Despite past PHEV failures, the RExEV configuration could easily catch on and prosper in select markets today.
I recently wrote an email of encouragement to Obrist-Powertrain, Libertine FPE and Mazda. However, what I said applies to all automakers. We've already received a reply from Sam Cockerill, Libertine FPE. We're waiting to hear back from the others but plan to update this article whether or not they all reply. We may even publish a new article if we hear back from the others.
EDITOR'S UPDATE: We promised you an update if and when we received a reply to Geoff's emails. As we previously stated (above), Sam Cockerill from Libertine replied promptly. Below, we've included Cockerill's email response in its entirety (unedited aside from the noted correction shown below, which was sent by Cockerill). Now, he received an email response from Obrist, which we've also included below. Mazda hasn't yet replied.
We would like to begin by thanking you for wishing us luck.
With regard to the drive system, from Obrist's point of view it is crucial to differentiate between normal plug-in hybrids (parallel hybrid) and our HyperHybrid system (serial hybrid). In the PHEV, the electric motor is an assistant for a complete conventional drive. With our HyperHybrid, a small, specially developed petrol Zero Vibration Generator (ZVG), the assistant for the electric drive. The battery and the ZGV always work alternately, so that the optimum in performance and low consumption is achieved.
This can massively reduce costs (small battery, small motor and fewer chassis parts) and increase the range accordingly. This makes it possible to offer the basic version of a mid-range car with our HyperHybrid technology for around € 20,000 on the market. HyperHybrid is the electrical solution for all countries and allotments. It takes economic, technical & ecological aspects into account.
Why not design and build just one? Why not have just one type of platform, BEV, and have the RExEV variant available for customers who want it?
Our HyperHybrid system is just one. Thus, we believe that there should not be just one design or technology. That should be up to the consumer to decide which technology suits their daily commute. As long as its clean energy, we don’t see why others technology should not exist. The goal at OBRIST is solve the main issue we are facing today: to reduce the CO2 emissions as much as possible now and in the future with synthetic fuel.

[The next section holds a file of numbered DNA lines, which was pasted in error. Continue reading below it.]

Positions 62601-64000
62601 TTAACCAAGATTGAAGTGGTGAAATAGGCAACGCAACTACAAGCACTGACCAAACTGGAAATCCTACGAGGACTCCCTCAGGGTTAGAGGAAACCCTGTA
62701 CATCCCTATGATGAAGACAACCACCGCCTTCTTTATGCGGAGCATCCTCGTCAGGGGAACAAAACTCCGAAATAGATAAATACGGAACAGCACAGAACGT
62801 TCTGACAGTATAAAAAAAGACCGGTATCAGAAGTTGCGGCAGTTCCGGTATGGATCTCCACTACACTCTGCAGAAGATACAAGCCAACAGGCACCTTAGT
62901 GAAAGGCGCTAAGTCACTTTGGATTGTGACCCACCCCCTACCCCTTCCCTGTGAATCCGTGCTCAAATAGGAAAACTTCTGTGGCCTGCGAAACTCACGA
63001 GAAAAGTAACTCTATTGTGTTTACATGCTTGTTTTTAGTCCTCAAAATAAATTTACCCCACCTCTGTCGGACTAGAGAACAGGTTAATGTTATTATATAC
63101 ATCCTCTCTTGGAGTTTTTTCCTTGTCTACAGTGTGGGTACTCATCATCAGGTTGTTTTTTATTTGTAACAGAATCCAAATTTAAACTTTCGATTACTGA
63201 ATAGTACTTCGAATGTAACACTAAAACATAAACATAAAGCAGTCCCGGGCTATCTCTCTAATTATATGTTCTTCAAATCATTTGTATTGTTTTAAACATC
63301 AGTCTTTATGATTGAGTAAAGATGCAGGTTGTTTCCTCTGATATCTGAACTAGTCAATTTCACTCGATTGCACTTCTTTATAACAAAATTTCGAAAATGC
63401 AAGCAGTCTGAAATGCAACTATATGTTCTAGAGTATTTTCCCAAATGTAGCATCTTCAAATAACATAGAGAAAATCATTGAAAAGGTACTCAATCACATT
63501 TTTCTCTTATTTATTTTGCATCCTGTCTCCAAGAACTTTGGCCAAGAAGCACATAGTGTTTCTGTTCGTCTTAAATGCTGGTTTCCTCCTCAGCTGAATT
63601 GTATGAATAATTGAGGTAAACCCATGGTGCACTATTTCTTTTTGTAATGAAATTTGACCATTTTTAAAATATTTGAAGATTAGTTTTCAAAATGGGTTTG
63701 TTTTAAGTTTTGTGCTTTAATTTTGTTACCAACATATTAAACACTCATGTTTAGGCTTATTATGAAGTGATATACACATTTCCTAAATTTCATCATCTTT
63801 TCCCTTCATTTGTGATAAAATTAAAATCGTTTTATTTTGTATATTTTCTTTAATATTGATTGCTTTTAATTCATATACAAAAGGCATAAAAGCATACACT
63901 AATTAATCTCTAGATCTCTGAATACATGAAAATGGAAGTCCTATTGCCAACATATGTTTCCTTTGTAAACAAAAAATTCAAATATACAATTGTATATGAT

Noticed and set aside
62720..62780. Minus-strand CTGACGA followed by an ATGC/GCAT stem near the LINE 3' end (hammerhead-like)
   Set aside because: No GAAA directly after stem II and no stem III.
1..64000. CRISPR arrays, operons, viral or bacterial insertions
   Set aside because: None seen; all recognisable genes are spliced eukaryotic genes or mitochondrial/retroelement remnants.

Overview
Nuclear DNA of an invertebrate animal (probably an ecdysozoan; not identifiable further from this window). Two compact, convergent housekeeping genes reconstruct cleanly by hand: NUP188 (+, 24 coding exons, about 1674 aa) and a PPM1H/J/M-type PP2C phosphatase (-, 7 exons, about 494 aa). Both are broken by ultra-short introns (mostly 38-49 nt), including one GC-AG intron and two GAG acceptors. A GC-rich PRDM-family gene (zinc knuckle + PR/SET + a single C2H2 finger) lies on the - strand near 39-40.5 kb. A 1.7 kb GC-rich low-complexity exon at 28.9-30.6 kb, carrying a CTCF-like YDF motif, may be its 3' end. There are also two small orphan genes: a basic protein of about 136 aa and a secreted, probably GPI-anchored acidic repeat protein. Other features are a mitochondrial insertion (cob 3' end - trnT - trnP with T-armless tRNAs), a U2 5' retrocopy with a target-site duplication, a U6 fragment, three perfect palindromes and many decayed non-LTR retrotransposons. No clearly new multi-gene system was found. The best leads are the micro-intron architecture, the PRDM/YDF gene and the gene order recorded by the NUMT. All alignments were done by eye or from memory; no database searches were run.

mit freundlichen Grüßen/ Kind Regards,
Thanks for your note, which David shared with me –
.. the question is asked, why didn't the KSPG REx or the Chevy Volt or any other RExEV zoom into popularity back then. I think the answer lies in what I've outlined in a previous Inside EV article. Fundamentally the market just wasn't ready for them.
I’m not sure – I think this is actually a question of technology maturity, specifically of the wheel motors and power electronics necessary to deliver the 6-second ‘whoosh’ that sells people on the idea of electric propulsion. I was at a DI 2-stroke event in Paris this week; The snowmobile and outboard engine guys make no bones about the fact that they are in the business of selling fun, which derives from the sense of acceleration via the immediacy of throttle response. It’s this exact same phenomenon that has made the e-power Note Japan’s best selling vehicle: It’s fun to drive. This is because its wheel motors and power electronics have been perfected over millions of units of BEV implementations via the Nissan Leaf, with which the Note e-power shares these components.
To some the idea of starting with an EV powertrain and adding an ICE might seem backwards – but the e-power Note has a tiny 1.5kWh battery and costs no more than a conventional note (1) – it’s just way more fun to drive, hence it sells (It’s also more efficient .. but that’s hygiene these days) Elsewhere we see EV OEMs expanding production to fill the in-market charging infrastructure available and then looking to add ICEs in order to out-grow this constraint. In this model, BEV is the early adopter category but RExEV is for the early majority. The Nissan e-power range launches in Europe in 2022 – I hope they add a plug, but either way the new products Nissan brings to market will change the perception of electric propulsion over here from something you should buy if you want to be green (and can afford it) to something that’s the obvious choice and (almost) the only thing in the showroom.
I'm sure it's not practical, but it's too bad you couldn't configure a few Kia Soul EVs (111 mi range) or Hyundai IONIQ EVs with your REx and sell them at a profit in those maturing European markets. It would be a great proof product viability.